from The American Heritage® Dictionary of the English Language, 4th Edition
- adj. Resembling a petal.
from Wiktionary, Creative Commons Attribution/Share-Alike License
- adj. Resembling the petal of a flower
from the GNU version of the Collaborative International Dictionary of English
- adj. Petaline.
from The Century Dictionary and Cyclopedia
- In botany, having the form of a petal; resembling petals in texture and color, as certain bracts.
- In zoology, resembling a leaf or petal; specifically, noting those heterogeneous ambulacra of some echinoderms, as of the Clypeastroida, of which the apical part is wide in the middle and tapers to a point at the margin, where it joins the oral portion. See cuts under ambulacrum, cake-urchin, and petalostichous.
- Having the general form of a leaf.
from WordNet 3.0 Copyright 2006 by Princeton University. All rights reserved.
- adj. resembling a flower petal
This species is apparently prone to developmental errors so that the labellum can be petaloid or (as in this case) all the petals develop the labellum (lip) characteristics.
Geophyte diversity is remarkably high; the lowland and montane fynbos ecoregions support about 1,500 species, most belonging to the petaloid monocot families, notably Iridaceae, Orchidaceae, Hyacinthaceae, and Amaryllidaceae.
Pollination of petaloid geophytes by monkey beetles (Scarabaenidae: Rutelinae: Hopliini) in southern Africa.
Most of the 630 species of geophytes are petaloid monocots in the families Hyacinthaceae (Lachenalia, Ornithogalum), Iridaceae (Babiana, Lapeirousia, Moraea, Romulea), Amaryllidaceae (Brunsvigia, Hessea, Strumaria) and Asphodelaceae (Bulbine, Trachyandra).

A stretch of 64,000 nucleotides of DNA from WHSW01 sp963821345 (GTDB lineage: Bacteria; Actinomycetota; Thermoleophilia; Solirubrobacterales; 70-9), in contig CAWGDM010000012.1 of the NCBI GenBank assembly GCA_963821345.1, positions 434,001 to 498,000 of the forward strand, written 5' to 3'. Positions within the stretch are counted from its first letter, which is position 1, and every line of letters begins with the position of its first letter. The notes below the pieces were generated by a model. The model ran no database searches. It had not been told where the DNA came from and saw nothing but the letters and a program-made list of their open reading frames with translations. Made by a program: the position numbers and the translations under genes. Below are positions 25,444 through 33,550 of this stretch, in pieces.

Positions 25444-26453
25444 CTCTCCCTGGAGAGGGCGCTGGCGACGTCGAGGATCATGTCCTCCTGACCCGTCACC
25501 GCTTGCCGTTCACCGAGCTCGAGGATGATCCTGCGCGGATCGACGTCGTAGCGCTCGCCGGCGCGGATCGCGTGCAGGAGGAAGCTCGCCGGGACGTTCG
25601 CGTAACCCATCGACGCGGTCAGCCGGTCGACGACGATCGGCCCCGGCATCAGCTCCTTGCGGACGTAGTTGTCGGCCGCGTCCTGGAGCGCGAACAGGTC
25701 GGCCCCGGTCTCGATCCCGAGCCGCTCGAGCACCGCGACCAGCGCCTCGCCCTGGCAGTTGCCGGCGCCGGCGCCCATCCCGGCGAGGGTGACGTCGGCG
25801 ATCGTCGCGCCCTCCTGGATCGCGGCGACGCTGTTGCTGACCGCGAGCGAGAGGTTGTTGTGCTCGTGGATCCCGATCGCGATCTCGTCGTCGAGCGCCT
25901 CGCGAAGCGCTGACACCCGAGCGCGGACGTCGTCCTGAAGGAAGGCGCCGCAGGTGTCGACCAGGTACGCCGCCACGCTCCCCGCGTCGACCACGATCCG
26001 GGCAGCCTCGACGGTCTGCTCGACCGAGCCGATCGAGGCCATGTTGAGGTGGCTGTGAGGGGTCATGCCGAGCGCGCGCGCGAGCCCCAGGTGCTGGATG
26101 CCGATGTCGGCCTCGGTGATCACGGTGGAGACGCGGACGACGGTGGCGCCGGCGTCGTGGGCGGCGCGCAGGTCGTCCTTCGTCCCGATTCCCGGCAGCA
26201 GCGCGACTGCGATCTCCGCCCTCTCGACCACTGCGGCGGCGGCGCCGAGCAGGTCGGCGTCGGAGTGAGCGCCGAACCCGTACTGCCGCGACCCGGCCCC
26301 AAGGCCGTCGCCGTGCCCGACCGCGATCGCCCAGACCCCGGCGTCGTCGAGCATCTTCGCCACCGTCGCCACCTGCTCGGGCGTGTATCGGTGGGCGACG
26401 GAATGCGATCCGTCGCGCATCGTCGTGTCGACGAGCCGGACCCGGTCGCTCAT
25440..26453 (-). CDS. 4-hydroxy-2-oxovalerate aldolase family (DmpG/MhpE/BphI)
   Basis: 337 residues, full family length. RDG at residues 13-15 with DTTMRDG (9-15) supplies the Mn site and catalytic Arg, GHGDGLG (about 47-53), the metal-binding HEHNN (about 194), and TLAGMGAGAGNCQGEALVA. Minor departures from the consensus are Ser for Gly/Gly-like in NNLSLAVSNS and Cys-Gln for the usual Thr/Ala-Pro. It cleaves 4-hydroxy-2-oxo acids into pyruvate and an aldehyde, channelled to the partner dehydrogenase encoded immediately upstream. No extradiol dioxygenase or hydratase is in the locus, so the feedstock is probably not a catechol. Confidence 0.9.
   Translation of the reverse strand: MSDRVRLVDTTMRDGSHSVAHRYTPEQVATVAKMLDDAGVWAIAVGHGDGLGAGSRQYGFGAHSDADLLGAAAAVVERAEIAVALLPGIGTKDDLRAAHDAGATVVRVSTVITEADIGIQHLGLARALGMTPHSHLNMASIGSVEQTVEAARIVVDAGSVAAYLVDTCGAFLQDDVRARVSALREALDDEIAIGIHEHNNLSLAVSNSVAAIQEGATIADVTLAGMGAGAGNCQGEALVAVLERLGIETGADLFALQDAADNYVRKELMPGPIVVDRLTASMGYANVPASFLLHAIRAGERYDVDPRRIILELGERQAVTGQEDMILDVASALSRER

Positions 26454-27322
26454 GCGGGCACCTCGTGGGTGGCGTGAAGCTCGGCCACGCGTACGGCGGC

Other distinctive features in comparison with other Mediterranean-climate floras include the large number of geophytes or bulblike plants (1,552 spp.), especially among the petaloid monocots, and the relative paucity of annuals (6.8 percent of the flora) and trees (2.4 percent).
Geophyte diversity is particularly high; the lowland and montane ecoregion support about 1,500 species, most belonging to the petaloid monoct families, notably Iridaceae, Orchidaceae, Hyacinthaceae, and Amaryllidaceae.
There are many cases where a single pollinator is responsible for pollinating many species of plants, for example long-tongued flies (Tabanidae and Nemestrinidae) are the exclusive pollinators of many genera of petaloid monocots as well as Pelargonium and Erica; a butterfly is the exclusive pollinator of a phylogenetically disparate group of red-flowered and autumn-flowering species; hopliine (monkey) beetle pollination has evolved convergently in many genera, etc.
But here it might be argued, on the other hand, that the spheroidal Echinoids, in reality, depart further from the general plan and from the embryonic form than the elongated Spatangoids do; and that the peculiar dental apparatus and the pedicellariae of the former are marks of at least as great differentiation as the petaloid ambulacra and semitae of the latter.
The tulip has a tendency to produce double flowers: one specimen seen with a regular three-leaved perianth, eight stamina, and four carpellary ovary, angles opposite the outer perianth leaves; the upper leaf or bract has a tendency to become petaloid.
The petals of cucurbita were observed in one instance united along two of the corollal sinuses to the staminal column, alternating with the smaller stamina; the processes were produced upwards into petaloid appendages.